I'm not sure how this will go over with the brand managers who want to deploy concepts like "brand extension," but I liked using the mobile cloud with a simple HTML5 app. Microsoft did a great job opening this up to everyone, which means it'll be easy to use for projects that need to span the traditional Web, the legacy desktop machines, and the new world of mobile apps.
Google Mobile Backend Starter
Google offered one of the first app platforms sold as a metered service: App Engine. Now Google wants to be the mobile back end as well, and to do this, it has bundled together some of its existing cloud infrastructure. Google already had a storage engine with a REST API, an authentication system for your Google log-in, and a messaging system. Turning it into a cohesive mobile product wasn't hard.
The basics for a mobile app can be built with any of these parts. Google's collection of APIs is huge, and it's always been a good start for any app or desktop tool. It's easy to begin storing information in the Google cloud with just a bit of work.
The Mobile Backend is focused more on messaging, authentication, and continuous queries, the last being a tool for dealing with the endless stream of information from the hypersharing world. While the App Engine will accept code in PHP, Python, and Go, all of the examples for the Mobile Backend come as Java.
Digging into these tools was surprisingly onerous. After hours of downloading plug-ins for Eclipse, I couldn't get the libraries and the code into a magic alignment. A big part of the problem was the Google Play Services, the closed source pathway for more and more of what we think of as Google. There will always be debate about the right amount of openness, but I spent hours trying to get the library to install. Part of the problem was that the simulators now come in two flavors: Google and Android. Keep the difference straight because the code won't run on Android alone without Google Play Services.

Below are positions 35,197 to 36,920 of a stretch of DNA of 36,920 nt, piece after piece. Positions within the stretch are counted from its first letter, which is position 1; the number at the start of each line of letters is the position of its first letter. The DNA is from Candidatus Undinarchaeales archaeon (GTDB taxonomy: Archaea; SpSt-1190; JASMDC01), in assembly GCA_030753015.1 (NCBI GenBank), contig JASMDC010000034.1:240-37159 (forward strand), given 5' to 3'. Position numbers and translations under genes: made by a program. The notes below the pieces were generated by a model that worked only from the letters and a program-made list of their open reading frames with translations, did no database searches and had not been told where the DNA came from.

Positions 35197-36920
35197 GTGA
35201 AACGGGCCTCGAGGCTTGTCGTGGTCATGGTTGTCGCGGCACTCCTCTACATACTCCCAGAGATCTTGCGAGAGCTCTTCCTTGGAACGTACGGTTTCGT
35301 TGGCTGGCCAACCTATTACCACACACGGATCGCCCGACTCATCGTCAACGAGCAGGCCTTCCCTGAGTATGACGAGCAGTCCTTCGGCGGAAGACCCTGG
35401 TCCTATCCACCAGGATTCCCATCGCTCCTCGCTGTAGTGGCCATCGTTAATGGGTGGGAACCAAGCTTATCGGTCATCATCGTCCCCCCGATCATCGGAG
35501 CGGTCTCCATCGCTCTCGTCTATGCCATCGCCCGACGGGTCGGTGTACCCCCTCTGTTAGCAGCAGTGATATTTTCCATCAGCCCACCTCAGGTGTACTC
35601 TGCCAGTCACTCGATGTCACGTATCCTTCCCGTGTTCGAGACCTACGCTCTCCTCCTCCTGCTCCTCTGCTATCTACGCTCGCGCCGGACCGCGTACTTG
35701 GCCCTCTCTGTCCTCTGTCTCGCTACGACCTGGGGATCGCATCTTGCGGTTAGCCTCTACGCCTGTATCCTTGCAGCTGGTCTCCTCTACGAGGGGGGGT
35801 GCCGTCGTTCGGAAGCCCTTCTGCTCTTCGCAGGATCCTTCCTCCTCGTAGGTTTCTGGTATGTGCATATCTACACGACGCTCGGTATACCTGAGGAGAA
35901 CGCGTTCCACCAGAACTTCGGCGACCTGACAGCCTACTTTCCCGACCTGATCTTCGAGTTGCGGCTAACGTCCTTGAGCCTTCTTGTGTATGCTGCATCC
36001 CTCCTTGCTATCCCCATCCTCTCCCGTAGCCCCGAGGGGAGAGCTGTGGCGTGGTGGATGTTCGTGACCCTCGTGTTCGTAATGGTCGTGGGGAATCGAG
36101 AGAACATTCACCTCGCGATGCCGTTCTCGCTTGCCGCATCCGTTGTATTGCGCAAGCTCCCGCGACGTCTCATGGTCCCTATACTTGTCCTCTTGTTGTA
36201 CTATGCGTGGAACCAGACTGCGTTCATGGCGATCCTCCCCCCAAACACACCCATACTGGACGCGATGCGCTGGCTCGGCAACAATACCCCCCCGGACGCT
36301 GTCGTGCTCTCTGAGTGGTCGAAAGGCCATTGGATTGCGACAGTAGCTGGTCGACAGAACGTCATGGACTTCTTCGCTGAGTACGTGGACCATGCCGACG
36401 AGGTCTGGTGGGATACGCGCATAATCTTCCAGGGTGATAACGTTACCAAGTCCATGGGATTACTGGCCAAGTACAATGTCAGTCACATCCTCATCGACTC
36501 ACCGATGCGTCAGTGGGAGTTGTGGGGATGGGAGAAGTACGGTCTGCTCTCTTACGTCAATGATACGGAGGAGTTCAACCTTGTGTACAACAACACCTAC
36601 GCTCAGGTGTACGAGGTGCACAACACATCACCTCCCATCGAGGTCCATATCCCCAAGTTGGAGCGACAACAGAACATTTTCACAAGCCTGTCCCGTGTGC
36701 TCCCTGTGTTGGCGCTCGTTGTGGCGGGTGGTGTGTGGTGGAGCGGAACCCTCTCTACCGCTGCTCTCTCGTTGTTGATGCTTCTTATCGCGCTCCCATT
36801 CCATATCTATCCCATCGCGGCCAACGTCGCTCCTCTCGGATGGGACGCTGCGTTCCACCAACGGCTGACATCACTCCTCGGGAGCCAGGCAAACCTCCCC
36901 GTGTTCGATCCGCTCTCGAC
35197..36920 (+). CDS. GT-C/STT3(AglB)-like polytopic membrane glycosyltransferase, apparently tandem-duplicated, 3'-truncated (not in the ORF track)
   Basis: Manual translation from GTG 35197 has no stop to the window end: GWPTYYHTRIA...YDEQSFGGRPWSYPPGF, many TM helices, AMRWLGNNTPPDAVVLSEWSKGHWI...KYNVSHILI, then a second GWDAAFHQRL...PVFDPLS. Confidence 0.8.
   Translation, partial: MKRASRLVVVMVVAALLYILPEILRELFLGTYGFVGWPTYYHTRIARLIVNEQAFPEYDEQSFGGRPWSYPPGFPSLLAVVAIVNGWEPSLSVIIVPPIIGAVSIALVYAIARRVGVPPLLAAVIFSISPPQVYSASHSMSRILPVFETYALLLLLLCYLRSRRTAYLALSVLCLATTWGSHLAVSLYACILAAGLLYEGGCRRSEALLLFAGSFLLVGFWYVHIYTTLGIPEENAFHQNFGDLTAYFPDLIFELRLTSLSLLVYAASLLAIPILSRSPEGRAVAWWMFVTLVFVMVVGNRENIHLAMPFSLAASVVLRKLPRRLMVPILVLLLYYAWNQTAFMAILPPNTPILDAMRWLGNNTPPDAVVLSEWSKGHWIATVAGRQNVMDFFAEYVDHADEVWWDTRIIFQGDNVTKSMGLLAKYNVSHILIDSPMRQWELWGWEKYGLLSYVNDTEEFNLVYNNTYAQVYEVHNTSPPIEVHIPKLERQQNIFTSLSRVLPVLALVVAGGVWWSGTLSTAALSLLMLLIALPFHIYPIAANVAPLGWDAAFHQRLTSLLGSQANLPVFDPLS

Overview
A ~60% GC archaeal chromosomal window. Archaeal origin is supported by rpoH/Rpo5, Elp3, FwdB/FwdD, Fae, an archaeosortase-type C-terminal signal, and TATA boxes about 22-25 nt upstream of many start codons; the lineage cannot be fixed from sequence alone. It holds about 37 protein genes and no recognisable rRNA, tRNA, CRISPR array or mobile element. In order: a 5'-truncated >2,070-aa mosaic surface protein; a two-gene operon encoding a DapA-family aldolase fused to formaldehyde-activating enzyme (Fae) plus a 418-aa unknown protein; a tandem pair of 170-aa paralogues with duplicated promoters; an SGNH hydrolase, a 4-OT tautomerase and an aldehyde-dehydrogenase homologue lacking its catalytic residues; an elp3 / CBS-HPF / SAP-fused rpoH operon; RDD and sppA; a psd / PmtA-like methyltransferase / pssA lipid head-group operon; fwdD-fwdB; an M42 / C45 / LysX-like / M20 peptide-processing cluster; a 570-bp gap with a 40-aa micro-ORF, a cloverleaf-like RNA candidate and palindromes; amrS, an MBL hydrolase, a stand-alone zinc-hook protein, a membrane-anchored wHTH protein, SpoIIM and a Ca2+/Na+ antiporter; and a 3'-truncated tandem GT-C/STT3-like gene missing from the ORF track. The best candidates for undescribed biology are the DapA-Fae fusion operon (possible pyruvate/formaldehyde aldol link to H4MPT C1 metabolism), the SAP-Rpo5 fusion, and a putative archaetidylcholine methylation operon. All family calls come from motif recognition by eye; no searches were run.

The newer features are fascinating and a bit scary. Google wants to compete with some of the newer, seemingly continuous services like Twitter. If you write one of the new continuous queries, you can ask App Engine to search either the past, the future, or both. The searches of the future don't use a time machine; they just sit on the server waiting for new data to be stored. If the new information matches the query, it's pushed out to the client. The documentation notes there's a current limit of 10,000 clients who can be waiting. You won't be spinning up a project as big as Twitter right away, at least until Google deals with this limit.
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